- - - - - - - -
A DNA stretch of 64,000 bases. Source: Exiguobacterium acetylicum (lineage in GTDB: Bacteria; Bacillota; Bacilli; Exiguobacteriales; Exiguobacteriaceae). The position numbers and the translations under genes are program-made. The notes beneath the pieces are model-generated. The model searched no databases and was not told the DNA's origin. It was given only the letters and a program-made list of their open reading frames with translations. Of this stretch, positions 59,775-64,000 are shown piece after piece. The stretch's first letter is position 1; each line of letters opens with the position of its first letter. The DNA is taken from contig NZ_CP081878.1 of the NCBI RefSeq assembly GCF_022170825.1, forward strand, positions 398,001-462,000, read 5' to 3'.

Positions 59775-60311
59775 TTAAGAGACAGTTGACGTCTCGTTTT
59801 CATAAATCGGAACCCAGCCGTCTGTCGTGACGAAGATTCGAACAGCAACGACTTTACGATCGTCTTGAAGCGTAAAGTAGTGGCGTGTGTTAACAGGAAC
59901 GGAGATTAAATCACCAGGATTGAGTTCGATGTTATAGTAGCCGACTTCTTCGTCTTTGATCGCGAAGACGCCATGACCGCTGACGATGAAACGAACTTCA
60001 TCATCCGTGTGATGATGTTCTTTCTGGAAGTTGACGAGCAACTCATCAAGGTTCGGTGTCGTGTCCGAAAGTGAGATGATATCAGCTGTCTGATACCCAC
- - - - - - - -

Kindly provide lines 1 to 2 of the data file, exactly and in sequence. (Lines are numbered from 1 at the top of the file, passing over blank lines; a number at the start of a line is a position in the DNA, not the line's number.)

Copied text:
A DNA stretch of 64,000 bases. Source: Exiguobacterium acetylicum (lineage in GTDB: Bacteria; Bacillota; Bacilli; Exiguobacteriales; Exiguobacteriaceae). The position numbers and the translations under genes are program-made. The notes beneath the pieces are model-generated. The model searched no databases and was not told the DNA's origin. It was given only the letters and a program-made list of their open reading frames with translations. Of this stretch, positions 59,775-64,000 are shown piece after piece. The stretch's first letter is position 1; each line of letters opens with the position of its first letter. The DNA is taken from contig NZ_CP081878.1 of the NCBI RefSeq assembly GCF_022170825.1, forward strand, positions 398,001-462,000, read 5' to 3'.

Positions 59775-60311